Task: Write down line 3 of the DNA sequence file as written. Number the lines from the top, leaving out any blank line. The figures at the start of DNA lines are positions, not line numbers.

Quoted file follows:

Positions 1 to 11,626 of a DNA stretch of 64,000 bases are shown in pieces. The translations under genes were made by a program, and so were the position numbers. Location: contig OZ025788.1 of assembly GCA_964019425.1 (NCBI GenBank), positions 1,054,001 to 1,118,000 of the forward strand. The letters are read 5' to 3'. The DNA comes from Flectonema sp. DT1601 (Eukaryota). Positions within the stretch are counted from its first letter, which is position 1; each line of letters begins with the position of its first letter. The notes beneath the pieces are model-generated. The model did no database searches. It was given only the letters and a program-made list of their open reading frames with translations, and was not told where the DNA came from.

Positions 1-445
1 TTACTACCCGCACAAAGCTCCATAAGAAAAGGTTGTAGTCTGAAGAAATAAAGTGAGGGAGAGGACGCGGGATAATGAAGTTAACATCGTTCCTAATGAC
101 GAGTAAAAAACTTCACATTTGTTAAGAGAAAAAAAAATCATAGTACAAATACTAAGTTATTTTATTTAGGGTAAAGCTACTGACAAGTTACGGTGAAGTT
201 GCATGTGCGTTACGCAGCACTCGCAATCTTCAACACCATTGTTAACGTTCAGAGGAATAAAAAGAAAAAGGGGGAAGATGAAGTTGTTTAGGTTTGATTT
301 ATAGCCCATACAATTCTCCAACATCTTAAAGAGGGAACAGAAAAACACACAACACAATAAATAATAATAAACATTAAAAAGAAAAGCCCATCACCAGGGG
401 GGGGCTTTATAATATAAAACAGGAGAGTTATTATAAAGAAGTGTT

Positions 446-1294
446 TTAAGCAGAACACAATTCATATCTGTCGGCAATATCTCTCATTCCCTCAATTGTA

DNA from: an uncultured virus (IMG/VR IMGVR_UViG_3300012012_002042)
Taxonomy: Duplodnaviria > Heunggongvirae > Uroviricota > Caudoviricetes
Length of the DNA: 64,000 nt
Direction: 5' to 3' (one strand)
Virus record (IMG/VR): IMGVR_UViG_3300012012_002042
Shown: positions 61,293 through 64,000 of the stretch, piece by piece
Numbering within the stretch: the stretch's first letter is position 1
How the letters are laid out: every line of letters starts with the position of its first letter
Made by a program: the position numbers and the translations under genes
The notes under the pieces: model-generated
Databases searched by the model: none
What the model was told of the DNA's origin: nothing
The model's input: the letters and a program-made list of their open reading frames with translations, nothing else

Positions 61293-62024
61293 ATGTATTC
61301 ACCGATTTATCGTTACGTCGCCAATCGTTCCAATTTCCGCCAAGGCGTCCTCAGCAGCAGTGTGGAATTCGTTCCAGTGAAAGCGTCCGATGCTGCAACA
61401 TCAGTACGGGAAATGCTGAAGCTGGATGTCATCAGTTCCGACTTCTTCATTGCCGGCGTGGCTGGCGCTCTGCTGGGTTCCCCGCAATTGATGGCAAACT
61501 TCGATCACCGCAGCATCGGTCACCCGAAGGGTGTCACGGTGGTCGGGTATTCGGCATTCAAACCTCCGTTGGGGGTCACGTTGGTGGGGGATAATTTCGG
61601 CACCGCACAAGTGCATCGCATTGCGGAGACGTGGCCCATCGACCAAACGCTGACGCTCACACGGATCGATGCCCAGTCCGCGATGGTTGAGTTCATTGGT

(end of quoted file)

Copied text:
1 TTACTACCCGCACAAAGCTCCATAAGAAAAGGTTGTAGTCTGAAGAAATAAAGTGAGGGAGAGGACGCGGGATAATGAAGTTAACATCGTTCCTAATGAC